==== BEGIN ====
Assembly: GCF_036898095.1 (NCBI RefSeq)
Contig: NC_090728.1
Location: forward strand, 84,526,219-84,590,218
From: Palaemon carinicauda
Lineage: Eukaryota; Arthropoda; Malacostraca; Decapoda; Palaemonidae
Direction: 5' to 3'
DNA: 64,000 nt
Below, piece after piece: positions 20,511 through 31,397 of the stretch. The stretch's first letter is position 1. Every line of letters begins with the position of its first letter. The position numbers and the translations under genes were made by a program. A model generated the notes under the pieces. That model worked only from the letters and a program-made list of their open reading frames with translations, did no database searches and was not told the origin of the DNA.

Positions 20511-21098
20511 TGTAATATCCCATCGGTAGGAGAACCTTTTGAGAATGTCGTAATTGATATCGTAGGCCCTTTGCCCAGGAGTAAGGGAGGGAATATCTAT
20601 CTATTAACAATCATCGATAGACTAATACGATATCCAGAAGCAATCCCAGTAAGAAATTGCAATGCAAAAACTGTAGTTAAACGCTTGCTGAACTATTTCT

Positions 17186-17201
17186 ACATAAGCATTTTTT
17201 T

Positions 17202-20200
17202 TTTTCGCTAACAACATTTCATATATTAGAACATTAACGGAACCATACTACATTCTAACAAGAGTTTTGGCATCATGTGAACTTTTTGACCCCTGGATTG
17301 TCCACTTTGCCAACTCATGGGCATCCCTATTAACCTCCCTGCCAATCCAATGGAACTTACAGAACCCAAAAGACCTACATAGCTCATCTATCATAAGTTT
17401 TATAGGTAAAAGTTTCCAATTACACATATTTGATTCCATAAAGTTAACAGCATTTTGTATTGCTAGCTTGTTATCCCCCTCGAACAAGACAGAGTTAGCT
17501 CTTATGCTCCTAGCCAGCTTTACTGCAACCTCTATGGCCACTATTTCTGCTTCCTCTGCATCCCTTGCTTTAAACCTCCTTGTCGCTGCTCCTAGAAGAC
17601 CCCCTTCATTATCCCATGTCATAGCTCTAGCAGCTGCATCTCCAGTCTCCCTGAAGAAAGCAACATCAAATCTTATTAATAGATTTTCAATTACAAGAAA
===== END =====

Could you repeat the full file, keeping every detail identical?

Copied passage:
Assembly: GCF_036898095.1 (NCBI RefSeq)
Contig: NC_090728.1
Location: forward strand, 84,526,219-84,590,218
From: Palaemon carinicauda
Lineage: Eukaryota; Arthropoda; Malacostraca; Decapoda; Palaemonidae
Direction: 5' to 3'
DNA: 64,000 nt
Below, piece after piece: positions 20,511 through 31,397 of the stretch. The stretch's first letter is position 1. Every line of letters begins with the position of its first letter. The position numbers and the translations under genes were made by a program. A model generated the notes under the pieces. That model worked only from the letters and a program-made list of their open reading frames with translations, did no database searches and was not told the origin of the DNA.

Positions 20511-21098
20511 TGTAATATCCCATCGGTAGGAGAACCTTTTGAGAATGTCGTAATTGATATCGTAGGCCCTTTGCCCAGGAGTAAGGGAGGGAATATCTAT
20601 CTATTAACAATCATCGATAGACTAATACGATATCCAGAAGCAATCCCAGTAAGAAATTGCAATGCAAAAACTGTAGTTAAACGCTTGCTGAACTATTTCT

Positions 17186-17201
17186 ACATAAGCATTTTTT
17201 T

Positions 17202-20200
17202 TTTTCGCTAACAACATTTCATATATTAGAACATTAACGGAACCATACTACATTCTAACAAGAGTTTTGGCATCATGTGAACTTTTTGACCCCTGGATTG
17301 TCCACTTTGCCAACTCATGGGCATCCCTATTAACCTCCCTGCCAATCCAATGGAACTTACAGAACCCAAAAGACCTACATAGCTCATCTATCATAAGTTT
17401 TATAGGTAAAAGTTTCCAATTACACATATTTGATTCCATAAAGTTAACAGCATTTTGTATTGCTAGCTTGTTATCCCCCTCGAACAAGACAGAGTTAGCT
17501 CTTATGCTCCTAGCCAGCTTTACTGCAACCTCTATGGCCACTATTTCTGCTTCCTCTGCATCCCTTGCTTTAAACCTCCTTGTCGCTGCTCCTAGAAGAC
17601 CCCCTTCATTATCCCATGTCATAGCTCTAGCAGCTGCATCTCCAGTCTCCCTGAAGAAAGCAACATCAAATCTTATTAATAGATTTTCAATTACAAGAAA